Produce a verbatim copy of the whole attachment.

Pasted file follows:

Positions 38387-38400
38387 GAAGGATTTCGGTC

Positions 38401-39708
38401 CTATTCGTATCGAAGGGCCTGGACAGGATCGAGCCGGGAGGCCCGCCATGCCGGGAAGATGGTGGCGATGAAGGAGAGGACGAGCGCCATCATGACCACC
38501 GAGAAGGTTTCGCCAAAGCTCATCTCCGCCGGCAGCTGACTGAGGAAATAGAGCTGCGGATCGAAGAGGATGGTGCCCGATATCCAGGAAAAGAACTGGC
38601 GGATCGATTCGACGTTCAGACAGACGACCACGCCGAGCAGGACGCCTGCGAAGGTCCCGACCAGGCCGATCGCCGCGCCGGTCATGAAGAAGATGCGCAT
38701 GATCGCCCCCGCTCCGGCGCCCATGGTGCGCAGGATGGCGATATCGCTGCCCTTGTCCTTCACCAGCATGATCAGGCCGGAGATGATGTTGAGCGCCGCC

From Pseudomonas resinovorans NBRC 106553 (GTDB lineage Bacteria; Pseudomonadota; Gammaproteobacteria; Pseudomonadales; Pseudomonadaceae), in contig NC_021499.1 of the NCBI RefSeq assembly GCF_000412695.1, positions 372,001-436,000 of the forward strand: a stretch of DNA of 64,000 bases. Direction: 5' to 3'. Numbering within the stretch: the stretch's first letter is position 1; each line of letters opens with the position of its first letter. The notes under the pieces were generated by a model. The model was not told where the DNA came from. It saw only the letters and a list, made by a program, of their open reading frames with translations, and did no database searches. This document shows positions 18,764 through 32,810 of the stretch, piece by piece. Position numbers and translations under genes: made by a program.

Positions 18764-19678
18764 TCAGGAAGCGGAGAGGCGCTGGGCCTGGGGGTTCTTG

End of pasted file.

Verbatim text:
Positions 38387-38400
38387 GAAGGATTTCGGTC

Positions 38401-39708
38401 CTATTCGTATCGAAGGGCCTGGACAGGATCGAGCCGGGAGGCCCGCCATGCCGGGAAGATGGTGGCGATGAAGGAGAGGACGAGCGCCATCATGACCACC
38501 GAGAAGGTTTCGCCAAAGCTCATCTCCGCCGGCAGCTGACTGAGGAAATAGAGCTGCGGATCGAAGAGGATGGTGCCCGATATCCAGGAAAAGAACTGGC
38601 GGATCGATTCGACGTTCAGACAGACGACCACGCCGAGCAGGACGCCTGCGAAGGTCCCGACCAGGCCGATCGCCGCGCCGGTCATGAAGAAGATGCGCAT
38701 GATCGCCCCCGCTCCGGCGCCCATGGTGCGCAGGATGGCGATATCGCTGCCCTTGTCCTTCACCAGCATGATCAGGCCGGAGATGATGTTGAGCGCCGCC

From Pseudomonas resinovorans NBRC 106553 (GTDB lineage Bacteria; Pseudomonadota; Gammaproteobacteria; Pseudomonadales; Pseudomonadaceae), in contig NC_021499.1 of the NCBI RefSeq assembly GCF_000412695.1, positions 372,001-436,000 of the forward strand: a stretch of DNA of 64,000 bases. Direction: 5' to 3'. Numbering within the stretch: the stretch's first letter is position 1; each line of letters opens with the position of its first letter. The notes under the pieces were generated by a model. The model was not told where the DNA came from. It saw only the letters and a list, made by a program, of their open reading frames with translations, and did no database searches. This document shows positions 18,764 through 32,810 of the stretch, piece by piece. Position numbers and translations under genes: made by a program.

Positions 18764-19678
18764 TCAGGAAGCGGAGAGGCGCTGGGCCTGGGGGTTCTTG